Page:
Develop â??09:Picing of game services need to be more realistic, says Schulze and Webbâ??s Tom Armitage.

Industry â??must address’ horse armour strategies

“Right now, when you mention downloadable content, someone will mention a horse armour joke, and we need to get around that,” says Tom Armitage, a writer for creative design consultancy group Schulze and Webb.

Armitage, speaking to a packed-out room at the Develop conference in Brighton, was referring to the notorious horse armor add-on for Bethesda’s Oblivion; something which many consider a trivial addition set at the relatively steep price of 200 MS points.

Though his attitude throughout the session certainly wasn’t that digital add-ons should be free, Armitage went through a number of games which have economically benefited from being more realistic, and bold, with their pricing structures.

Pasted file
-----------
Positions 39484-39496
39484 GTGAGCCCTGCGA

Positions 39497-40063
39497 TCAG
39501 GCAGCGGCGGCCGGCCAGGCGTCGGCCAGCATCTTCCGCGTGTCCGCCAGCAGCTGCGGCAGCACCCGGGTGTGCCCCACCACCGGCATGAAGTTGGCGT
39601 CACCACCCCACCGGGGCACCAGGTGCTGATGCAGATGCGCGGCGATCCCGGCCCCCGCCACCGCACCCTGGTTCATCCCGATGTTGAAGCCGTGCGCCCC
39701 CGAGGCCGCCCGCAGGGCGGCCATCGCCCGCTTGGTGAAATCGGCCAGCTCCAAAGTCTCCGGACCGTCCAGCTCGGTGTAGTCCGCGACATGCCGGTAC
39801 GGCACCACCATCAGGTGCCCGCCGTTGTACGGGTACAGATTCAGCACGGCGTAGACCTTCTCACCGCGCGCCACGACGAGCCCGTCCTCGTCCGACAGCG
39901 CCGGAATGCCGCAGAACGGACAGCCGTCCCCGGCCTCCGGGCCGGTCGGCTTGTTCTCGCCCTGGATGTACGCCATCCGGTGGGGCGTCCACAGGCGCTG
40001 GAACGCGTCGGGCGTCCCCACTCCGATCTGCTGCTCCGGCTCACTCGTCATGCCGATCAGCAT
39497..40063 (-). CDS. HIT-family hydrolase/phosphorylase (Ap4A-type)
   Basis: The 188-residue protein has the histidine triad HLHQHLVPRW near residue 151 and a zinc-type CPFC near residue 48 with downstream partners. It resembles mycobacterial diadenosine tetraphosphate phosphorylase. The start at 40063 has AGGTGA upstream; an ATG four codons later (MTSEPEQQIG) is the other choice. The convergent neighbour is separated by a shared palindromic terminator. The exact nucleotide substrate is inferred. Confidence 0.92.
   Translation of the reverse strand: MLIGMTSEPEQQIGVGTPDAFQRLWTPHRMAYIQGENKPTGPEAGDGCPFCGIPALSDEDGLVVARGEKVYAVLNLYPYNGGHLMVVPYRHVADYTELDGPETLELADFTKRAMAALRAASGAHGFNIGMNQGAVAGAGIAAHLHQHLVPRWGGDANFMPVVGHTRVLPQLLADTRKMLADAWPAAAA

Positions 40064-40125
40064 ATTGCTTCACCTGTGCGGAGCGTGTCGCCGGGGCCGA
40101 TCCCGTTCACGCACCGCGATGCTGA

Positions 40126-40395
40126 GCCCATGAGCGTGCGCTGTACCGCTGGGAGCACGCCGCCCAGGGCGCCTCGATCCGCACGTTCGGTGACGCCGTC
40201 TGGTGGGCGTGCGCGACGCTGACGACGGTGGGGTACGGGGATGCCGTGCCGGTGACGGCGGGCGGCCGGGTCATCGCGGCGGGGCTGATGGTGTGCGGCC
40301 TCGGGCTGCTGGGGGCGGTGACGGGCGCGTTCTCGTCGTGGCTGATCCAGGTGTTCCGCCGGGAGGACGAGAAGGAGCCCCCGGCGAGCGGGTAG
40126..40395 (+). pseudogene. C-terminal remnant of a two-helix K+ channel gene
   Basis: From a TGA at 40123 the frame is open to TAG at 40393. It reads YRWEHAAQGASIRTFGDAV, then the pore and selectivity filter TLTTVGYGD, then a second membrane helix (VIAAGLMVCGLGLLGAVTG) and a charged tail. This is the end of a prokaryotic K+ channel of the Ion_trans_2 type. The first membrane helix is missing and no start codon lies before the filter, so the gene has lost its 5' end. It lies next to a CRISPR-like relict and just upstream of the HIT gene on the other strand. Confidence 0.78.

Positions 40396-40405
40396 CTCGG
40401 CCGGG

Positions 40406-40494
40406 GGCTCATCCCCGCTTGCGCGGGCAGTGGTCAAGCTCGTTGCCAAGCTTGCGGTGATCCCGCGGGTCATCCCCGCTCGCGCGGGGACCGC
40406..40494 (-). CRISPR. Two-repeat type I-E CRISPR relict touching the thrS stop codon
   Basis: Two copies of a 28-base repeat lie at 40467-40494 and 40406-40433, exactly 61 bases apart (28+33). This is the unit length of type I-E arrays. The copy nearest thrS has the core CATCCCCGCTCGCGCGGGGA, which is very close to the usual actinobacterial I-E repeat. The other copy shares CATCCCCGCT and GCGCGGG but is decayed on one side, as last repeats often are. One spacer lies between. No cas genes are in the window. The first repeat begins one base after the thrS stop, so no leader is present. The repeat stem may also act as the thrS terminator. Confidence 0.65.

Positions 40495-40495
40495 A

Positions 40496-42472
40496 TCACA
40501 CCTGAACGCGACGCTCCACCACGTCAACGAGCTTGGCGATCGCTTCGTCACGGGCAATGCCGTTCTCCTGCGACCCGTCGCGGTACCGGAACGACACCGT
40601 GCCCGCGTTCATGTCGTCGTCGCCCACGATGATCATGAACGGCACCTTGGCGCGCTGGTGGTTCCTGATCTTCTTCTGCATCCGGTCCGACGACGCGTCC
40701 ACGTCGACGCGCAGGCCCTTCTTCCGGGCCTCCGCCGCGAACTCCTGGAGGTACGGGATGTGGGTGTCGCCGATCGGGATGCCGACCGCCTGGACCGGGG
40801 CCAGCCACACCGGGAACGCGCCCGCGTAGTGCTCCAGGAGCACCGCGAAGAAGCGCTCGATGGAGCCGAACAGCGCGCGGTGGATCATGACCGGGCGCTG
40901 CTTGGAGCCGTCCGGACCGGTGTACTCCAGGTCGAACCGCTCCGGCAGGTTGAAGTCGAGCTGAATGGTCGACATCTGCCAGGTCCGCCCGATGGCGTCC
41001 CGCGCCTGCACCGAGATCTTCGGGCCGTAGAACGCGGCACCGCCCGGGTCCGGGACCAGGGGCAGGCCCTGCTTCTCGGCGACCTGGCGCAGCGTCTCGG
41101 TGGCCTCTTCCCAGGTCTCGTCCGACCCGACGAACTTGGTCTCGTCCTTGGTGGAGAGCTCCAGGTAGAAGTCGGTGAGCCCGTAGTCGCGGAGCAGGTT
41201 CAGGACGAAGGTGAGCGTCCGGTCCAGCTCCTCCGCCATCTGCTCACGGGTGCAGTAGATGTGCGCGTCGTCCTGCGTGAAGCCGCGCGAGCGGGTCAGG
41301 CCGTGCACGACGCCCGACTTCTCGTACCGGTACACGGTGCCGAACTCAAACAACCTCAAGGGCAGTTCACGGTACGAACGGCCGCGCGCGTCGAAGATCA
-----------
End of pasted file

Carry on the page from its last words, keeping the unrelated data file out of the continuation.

Epic’s Black update to Unreal Tournament 3 – coupled with a promotional weekend giveaway of the game – rocketed the game’s uptake some two years after its release, said Armitage, and is a great example of how servicing games can bring in new audiences, new buzz, and ultimately new revenue

“The impact of giving things away is high,” he said.

Armitage also touched on the intensification of the game production model, where the stakes are at an all-time high. He said that turning a game into a service can be an ideal answer to this.

“Services spread cost over time, and nothing helps that more than digital distribution,” Armitage said, adding that he believed that the shift to the world of services is “inevitable”.

The world is far too connected now, he said, the shift to services is imminent.

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